The Public Service Commission (PSC) is facing a possible lawsuit over the appointment of a number of Customs officers to senior positions.
Lawyers representing 12 aggrieved employees have written to the PSC giving it until Monday to rescind the appointments of those who were promoted to the posts of Assistant Comptroller of Customs, Customs Officer ll and Customs Officer lll effective September 1. It was not immediately clear how many officers were appointed to these positions.
The law firm of Gregory Nicholls & Associates, which is acting on behalf of the 12, told Barbados TODAY if the PSC did not revoke the appointments by the deadline, it would go to court to seek an urgent injunction to freeze the appointments.
At issue is what the law firm sees as an “unfair, irregular and unlawful” interview process that denied its clients a “fair and equal opportunity” to be promoted.
The disgruntled dozen contended that they ought to have been interviewed because they had the necessary qualification, unlike some of those who were given a hearing and eventually promoted.
“Our clients are jointly and severally aggrieved by the process which occasioned the appointment of those public officers to the said posts in the Customs & Excise Department and contend that their status as public officers has been materially affected by an unfair, irregular and unlawful process which led to the said appointments being made,” Gregory Nicholls & Associates said in a letter dated September 2, 2016 to PSC Chairman David Bowen and captioned, The appointment of public officers to vacant posts in the Customs & Excise Department.
The attorneys demanded that the Commission immediately advise Governor General Sir Elliott Belgrave of the “egregious, unreasonable, irregular and unlawful process”, which led to the appointments and urge him to rescind them without delay.
Failing this, the letter stated, the Customs officers would file an action in the High Court for a judicial review of the “impugned and unlawful” process that led to the appointments and would seek an “an urgent injunctive relief to freeze the said appointments until a further determination is made by the court of the unlawfulness of the said impugned interview process which denied our clients a fair and equal opportunity to gain an appointment to a higher post in the Pubic Service of Barbados”.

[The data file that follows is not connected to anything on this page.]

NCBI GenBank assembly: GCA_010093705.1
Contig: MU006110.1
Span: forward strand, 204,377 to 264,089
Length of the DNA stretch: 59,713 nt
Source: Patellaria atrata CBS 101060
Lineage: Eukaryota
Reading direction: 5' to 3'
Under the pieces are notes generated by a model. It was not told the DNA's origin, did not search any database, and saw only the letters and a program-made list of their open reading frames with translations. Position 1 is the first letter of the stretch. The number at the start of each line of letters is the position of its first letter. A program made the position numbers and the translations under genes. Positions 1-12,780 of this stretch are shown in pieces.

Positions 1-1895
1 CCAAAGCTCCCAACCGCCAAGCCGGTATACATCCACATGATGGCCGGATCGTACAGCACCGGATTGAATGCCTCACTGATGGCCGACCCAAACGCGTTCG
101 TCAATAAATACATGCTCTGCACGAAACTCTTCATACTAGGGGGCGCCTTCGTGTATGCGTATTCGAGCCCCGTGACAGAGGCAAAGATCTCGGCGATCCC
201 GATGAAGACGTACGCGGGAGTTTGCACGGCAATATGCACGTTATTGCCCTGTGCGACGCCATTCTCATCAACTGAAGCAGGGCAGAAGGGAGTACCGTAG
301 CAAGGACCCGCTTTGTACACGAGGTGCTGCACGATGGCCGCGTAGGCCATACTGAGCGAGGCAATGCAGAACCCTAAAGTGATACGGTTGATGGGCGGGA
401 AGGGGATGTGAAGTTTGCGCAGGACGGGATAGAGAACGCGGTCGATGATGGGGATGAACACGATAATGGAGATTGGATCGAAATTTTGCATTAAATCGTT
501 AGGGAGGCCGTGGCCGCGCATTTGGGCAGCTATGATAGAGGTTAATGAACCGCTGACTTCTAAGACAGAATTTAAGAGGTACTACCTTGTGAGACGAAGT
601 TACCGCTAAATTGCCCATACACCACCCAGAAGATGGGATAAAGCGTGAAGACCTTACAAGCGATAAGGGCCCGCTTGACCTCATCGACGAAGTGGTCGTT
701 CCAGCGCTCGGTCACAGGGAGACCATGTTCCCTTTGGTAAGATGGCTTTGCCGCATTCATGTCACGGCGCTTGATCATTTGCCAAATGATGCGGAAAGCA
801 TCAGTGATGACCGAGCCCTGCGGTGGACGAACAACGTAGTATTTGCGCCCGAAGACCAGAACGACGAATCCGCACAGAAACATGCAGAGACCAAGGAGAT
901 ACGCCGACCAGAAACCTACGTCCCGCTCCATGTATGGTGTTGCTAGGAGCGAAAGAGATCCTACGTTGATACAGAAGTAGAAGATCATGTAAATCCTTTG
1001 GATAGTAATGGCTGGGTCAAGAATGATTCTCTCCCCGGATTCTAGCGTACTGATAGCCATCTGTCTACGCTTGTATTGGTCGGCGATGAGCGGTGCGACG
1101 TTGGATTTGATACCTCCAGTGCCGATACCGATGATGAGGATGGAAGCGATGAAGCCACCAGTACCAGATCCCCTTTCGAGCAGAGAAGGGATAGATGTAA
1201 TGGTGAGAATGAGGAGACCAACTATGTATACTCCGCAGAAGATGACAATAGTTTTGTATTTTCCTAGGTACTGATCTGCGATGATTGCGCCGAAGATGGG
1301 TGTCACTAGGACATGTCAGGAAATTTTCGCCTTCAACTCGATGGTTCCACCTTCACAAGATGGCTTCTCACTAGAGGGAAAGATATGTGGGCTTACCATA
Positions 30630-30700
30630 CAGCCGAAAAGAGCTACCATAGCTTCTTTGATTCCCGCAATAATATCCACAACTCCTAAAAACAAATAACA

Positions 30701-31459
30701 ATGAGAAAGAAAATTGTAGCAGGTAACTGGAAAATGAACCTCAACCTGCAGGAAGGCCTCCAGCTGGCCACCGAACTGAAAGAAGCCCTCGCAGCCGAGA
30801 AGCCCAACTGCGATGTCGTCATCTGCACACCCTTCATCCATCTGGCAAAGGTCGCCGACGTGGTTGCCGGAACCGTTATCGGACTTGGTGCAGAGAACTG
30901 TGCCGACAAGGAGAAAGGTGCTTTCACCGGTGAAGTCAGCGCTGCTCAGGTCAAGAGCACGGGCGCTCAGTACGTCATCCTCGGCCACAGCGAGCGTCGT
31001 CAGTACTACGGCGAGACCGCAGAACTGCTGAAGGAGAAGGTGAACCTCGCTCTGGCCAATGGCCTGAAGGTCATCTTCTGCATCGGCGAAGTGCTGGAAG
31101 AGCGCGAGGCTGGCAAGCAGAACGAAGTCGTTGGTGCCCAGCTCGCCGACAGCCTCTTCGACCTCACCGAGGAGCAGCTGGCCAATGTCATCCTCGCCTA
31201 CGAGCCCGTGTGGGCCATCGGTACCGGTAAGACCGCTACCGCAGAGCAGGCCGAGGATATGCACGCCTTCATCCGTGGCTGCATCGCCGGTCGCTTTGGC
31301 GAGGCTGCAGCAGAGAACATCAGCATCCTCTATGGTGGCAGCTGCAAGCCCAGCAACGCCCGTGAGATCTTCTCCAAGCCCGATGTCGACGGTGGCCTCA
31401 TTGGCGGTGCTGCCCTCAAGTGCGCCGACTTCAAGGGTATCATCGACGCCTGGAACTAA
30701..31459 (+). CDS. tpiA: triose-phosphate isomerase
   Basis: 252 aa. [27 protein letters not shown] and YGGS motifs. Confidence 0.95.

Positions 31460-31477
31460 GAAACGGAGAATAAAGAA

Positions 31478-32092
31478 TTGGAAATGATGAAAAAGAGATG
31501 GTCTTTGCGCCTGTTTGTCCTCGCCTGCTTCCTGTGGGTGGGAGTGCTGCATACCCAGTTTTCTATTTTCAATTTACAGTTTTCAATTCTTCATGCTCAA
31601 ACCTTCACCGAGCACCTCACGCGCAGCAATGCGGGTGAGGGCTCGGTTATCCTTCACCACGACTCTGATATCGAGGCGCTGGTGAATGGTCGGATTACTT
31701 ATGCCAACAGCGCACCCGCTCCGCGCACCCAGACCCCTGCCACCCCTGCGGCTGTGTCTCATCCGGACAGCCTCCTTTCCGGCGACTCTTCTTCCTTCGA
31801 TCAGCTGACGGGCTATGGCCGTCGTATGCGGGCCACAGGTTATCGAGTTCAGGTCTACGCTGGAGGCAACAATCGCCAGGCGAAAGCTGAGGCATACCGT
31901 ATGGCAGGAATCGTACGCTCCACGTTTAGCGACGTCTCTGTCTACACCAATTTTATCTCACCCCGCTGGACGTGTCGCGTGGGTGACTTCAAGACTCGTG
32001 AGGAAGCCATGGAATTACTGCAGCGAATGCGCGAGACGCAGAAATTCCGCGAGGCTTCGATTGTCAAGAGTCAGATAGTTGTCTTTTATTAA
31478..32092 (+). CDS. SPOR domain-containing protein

The lawyers said in the four-page letter that all the officers had successfully completed the “very comprehensive” Customs Training Course which is a mandatory requirement for a permanent appointment at the level of Customs Officer ll and upwards.
They added that while some of those elevated had completed the same training course conducted by the Training Administration Division, a large number of them had not done so.
Even more disturbing to the 12 was the fact that were more experienced and had even trained some of the people who had become their superiors.
“Many of the said officers are junior to our clients in terms of their years and conditions of service and would have joined the Customs and Excise Department under the direct supervision and training of our clients at various times,” stated the document, a copy of which was obtained by Barbados TODAY late this evening.
The pre-action letter also recalled that the aggrieved Customs officers had responded to a circular in August issued by the Chief Personnel Officer inviting applications to fill vacant permanent and temporary posts in Customs.
But according to the complainants, only one of them had been interviewed for any of the positions.
The law firm also complained that its clients had not been given a satisfactory explanation as to why they were not afforded an opportunity to be interviewed or why the process as stipulated in the Recruitment and Employment Code “had not been followed” by the Personnel Administration Division in this regard.